Several years ago, I began to experiment with year round gardening. I live in north, central North Carolina or zone 7B. It’s certainly not the coldest climate, but we have 4 distinct seasons with frost, ice, and the occasional snow in winter. A four season vegetable garden isn’t going to survive without a little help.
Most of my raised Lasagna-style garden beds are 4′ X 8′. This is the perfect size for mini hoop tunnels, but this type of cover could easily be used on a larger bed. From late fall to early spring, I use them to protect spinach, kale, lettuces, leeks, broccoli, and other greens from freezing temperatures. I can enjoy fresh vegetables when most gardeners have closed up shop. Even the old timers in my area are surprised by what I can grow with the mini greenhouse tunnels.
Here are the supplies you need for a mini hoop green house tunnel.
Fits a 4’x8′ raised bed. The supplies can be purchased at most large hardware stores or on line.
- The Frame – (5) 1/2 inch PVC pipes
- The Support – (10) 12 inch rebar
- The Cover – 4 to 6 mil poly plastic and fabric covers
- Plastic snap clamps – 10
Mini hoop tunnels are easy to put up and take down and extremely inexpensive to build.
Step 1: Rebar
The hoops are secured by 12 inch rebar pounded into the ground about 6 inches. Place 5 down each side evenly spaced starting at the end of the bed and finishing at the other end.
Step 2: The Frame – PVC pipe
I purchased 1/2 inch PVC pipes because they’re sturdy and flexible. I use 5 for a 4′ x 8′ garden bed placing them about 1 1/2 feet apart. You may need more or less depending on the size of your garden bed. I like them close together, but 3 feet apart should be the maximum. Insert the ends of each PVC pipe onto the exposed rebar.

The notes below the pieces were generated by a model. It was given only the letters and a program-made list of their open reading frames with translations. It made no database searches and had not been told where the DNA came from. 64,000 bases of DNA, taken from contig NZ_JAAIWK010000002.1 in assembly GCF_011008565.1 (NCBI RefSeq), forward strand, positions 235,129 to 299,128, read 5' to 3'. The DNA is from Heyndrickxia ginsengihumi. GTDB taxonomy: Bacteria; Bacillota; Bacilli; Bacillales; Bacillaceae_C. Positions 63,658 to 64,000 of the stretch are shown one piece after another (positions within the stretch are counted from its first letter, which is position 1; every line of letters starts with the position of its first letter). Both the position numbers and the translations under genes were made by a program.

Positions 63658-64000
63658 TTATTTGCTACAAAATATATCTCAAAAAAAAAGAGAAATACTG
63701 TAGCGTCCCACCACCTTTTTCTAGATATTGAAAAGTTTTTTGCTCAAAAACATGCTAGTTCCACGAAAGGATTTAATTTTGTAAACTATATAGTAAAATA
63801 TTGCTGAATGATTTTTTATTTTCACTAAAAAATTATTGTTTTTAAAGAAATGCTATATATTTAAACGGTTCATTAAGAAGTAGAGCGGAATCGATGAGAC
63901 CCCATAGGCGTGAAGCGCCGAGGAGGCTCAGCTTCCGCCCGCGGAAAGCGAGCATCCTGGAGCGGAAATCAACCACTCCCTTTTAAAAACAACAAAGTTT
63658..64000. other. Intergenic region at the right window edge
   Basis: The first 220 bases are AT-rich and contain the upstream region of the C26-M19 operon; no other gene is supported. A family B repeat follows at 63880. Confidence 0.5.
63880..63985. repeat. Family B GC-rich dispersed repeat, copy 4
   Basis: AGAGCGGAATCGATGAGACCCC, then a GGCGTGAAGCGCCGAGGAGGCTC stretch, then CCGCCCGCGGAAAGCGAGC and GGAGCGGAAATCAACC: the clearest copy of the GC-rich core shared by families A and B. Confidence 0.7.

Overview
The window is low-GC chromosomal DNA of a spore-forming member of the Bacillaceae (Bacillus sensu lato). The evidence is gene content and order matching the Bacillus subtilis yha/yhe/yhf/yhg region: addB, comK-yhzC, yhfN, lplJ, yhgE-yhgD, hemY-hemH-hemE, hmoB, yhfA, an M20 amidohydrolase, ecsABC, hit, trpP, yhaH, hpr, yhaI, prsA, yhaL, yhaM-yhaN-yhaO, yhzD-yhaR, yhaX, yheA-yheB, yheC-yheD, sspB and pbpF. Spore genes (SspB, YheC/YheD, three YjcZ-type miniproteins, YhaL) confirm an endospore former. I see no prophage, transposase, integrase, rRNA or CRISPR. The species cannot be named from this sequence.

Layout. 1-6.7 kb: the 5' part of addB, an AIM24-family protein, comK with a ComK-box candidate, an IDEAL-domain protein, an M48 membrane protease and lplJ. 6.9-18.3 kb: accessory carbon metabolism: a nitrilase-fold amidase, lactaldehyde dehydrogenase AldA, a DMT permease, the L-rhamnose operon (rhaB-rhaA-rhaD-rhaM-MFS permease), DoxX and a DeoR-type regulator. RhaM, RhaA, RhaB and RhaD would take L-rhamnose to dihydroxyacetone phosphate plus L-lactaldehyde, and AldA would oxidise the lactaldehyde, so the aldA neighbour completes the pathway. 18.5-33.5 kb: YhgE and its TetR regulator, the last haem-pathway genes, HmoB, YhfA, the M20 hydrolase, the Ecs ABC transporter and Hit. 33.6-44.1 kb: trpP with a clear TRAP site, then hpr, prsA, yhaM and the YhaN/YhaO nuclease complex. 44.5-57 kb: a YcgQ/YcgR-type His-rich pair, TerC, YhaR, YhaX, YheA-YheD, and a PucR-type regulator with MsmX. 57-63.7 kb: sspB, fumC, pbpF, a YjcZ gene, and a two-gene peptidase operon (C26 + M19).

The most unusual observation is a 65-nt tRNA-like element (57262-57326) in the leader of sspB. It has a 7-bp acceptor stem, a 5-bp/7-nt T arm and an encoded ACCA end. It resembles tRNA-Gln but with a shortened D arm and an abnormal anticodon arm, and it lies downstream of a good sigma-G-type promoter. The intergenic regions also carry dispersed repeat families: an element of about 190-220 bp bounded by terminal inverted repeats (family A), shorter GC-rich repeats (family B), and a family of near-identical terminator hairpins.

Step 3: Cover materials
I use several different types of covers through out the year. In late fall and winter, I use heavy clear plastic 4-6 mil thick purchased on a roll I cut to fit each bed. The cover needs to be at least 10 feet wide by 20 feet long. This will completely cover the bed with a little extra.
During the spring and summer, I use a light to medium cloth cover purchased online to protect seedlings from cool temperatures and insects.
Step 4 : The plastic snap clamps
Use the snap clamps to secure the plastic cover to the PVC pipes. I place 1 clamp at the base of each pipe to hold the plastic tight. If you live in a windy area, place 1 at the top of each arch.
Four Important Rules for Using a Mini Hoop Tunnel
- Ventilate. If the weather warms (50 degrees Fahrenheit or higher), you must open the ends of your tunnels or lift the sides to allow air to circulate and prevent the temperature inside from getting too hot.
- No Contact. In the winter, if your plants touch the plastic cover they will freeze. Make sure the frame and cover allow for plenty of room.
- Secure well. Make sure that the rebar, hoops, and cover are secured well to prevent a winter storm from blowing off the cover. This could damage your crop.
- Weather App. Check the temperature and weather conditions so you don’t wake up to an unfortunate surprise.
You can also insure success by adding organic matter like compost to the garden before planting. Then top it off with an insulating layer of mulch, such as shredded leaves or straw. Water during sunny days while the temperatures are mild. Once the temperatures stay below 40 degrees Fahrenheit day and night, the cover needs to stay on and you won’t need to water.
In extreme temperatures, you can add an extra layer of protection by covering the tunnel with a blanket. If it snows gently sweep off the snow when it gets too heavy.
I’ve created a garden planner PDF with the information you need to easily create your own delicious year round garden. My free planner includes finding your planting zone, first and last frost dates for your specific location, a seed planting time table for over 30 vegetables and herbs, and a garden planner you can print.
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